Mangos in India
To do justice to the mango love in India, one must look back much farther into the history of civilization. In South Asia, mangos have been cultivated for thousands of years, and today nearly half the world’s mangos are cultivated in India alone, where it is the national fruit. It is safe to say, there is some serious mango love in India.
Mangos are commonly found in fresh produce street markets in India, brightening carts and stands with their yellow, green, and red tones. For locals, mangos are common grocery item. Most bring mangos home to include in their everyday diets and cuisine.
Indian cuisine, both robust and diverse, includes mangos in many dishes and pairings. Mango Lassi, a common Indian drink is enjoyed as a nice refreshment on hot days. Similarly, Aamras is a thick juice from mango pulp consumed with Chapati – a wheat flatbread, and Falooda is a popular dessert made with rose syrup, basil, jelly, vermicelli, and very often, mango.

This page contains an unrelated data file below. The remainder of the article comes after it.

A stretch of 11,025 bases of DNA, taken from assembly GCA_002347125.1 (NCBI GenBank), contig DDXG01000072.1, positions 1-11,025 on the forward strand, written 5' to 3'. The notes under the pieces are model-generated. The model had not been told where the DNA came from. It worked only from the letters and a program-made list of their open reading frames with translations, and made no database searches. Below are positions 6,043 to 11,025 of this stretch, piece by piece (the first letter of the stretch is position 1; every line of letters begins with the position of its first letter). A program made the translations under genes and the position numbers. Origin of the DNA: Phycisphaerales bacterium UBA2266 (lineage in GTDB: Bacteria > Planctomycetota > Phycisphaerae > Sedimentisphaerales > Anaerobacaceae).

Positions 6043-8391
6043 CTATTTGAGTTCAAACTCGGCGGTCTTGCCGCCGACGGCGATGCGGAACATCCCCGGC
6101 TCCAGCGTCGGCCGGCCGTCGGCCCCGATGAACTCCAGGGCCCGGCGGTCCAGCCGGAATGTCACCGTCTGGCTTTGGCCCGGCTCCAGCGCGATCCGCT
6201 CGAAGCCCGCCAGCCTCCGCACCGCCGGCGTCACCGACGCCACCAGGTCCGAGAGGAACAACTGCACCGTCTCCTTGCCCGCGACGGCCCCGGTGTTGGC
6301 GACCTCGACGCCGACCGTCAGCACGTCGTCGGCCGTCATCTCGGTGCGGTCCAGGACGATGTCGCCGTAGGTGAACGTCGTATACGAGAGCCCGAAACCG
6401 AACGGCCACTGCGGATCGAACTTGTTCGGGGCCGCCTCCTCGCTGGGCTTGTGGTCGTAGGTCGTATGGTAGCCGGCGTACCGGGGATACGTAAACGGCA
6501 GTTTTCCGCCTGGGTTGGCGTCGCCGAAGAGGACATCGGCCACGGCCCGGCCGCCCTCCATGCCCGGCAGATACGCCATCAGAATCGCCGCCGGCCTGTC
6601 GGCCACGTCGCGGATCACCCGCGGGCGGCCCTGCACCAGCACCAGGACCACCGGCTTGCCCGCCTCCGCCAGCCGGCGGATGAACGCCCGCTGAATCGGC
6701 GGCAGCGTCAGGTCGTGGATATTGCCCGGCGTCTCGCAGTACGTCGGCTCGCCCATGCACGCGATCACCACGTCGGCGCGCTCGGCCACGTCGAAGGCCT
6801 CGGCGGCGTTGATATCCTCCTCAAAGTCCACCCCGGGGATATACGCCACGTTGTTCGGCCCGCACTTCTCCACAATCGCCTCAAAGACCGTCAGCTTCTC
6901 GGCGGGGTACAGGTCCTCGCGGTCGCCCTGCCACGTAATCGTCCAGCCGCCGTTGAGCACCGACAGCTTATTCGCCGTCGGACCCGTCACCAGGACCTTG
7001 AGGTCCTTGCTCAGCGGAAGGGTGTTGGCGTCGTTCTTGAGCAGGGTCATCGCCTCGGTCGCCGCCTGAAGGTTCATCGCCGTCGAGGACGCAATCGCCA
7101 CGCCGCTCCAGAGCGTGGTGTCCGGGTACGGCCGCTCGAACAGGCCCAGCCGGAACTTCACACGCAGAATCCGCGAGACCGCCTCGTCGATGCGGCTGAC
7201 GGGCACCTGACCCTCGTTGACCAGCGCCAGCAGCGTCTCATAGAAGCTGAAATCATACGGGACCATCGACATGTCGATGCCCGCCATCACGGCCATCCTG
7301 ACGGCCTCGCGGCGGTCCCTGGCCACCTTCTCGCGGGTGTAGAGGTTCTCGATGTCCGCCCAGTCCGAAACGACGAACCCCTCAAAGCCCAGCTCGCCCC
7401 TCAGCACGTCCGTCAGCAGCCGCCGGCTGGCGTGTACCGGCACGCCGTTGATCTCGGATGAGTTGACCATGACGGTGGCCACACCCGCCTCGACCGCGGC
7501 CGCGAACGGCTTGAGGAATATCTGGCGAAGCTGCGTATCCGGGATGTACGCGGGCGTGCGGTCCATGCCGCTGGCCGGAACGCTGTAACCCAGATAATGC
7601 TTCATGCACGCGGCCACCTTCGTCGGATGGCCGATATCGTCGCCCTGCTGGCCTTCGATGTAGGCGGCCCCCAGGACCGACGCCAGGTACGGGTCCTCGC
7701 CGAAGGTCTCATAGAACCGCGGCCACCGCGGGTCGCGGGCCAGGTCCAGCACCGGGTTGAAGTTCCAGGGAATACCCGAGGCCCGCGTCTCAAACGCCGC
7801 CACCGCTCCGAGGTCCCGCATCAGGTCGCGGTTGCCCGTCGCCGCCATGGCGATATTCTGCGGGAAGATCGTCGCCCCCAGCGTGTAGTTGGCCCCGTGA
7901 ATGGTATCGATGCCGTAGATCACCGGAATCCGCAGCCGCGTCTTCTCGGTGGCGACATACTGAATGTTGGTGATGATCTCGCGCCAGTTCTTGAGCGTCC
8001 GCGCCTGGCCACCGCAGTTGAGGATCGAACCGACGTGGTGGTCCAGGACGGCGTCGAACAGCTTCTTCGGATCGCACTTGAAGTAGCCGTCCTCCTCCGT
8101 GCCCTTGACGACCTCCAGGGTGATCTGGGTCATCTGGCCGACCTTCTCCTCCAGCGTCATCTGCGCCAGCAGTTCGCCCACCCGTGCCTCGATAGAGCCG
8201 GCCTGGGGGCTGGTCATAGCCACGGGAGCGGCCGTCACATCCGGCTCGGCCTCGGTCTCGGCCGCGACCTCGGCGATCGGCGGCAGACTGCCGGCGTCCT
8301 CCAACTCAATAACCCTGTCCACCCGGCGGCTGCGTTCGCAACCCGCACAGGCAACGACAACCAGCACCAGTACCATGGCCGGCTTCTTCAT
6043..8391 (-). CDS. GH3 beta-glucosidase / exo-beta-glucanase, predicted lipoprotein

In India, mangos are also used for more savory applications. South India is hopelessly in love with Aavakaaya, an Indian pickle that is made from unripe, sour mangos. Aavakaaya is prepared mostly during the pre-Summer seasons when mangos are about to ripen. In Andhra Pradesh, mango is often used in Dal preparations – a spicy Punjabi dish cooked with lentils.
No matter the craving, or the time of year, mangos can be found complimenting palates and accenting grocery markets. The Indian mango bond navigates much of the natives’ culinary journeys and continues to influence global culture and cuisine. Much of the mango influence we see today trickles back to the love that bonded Indians to mangos thousands of years ago.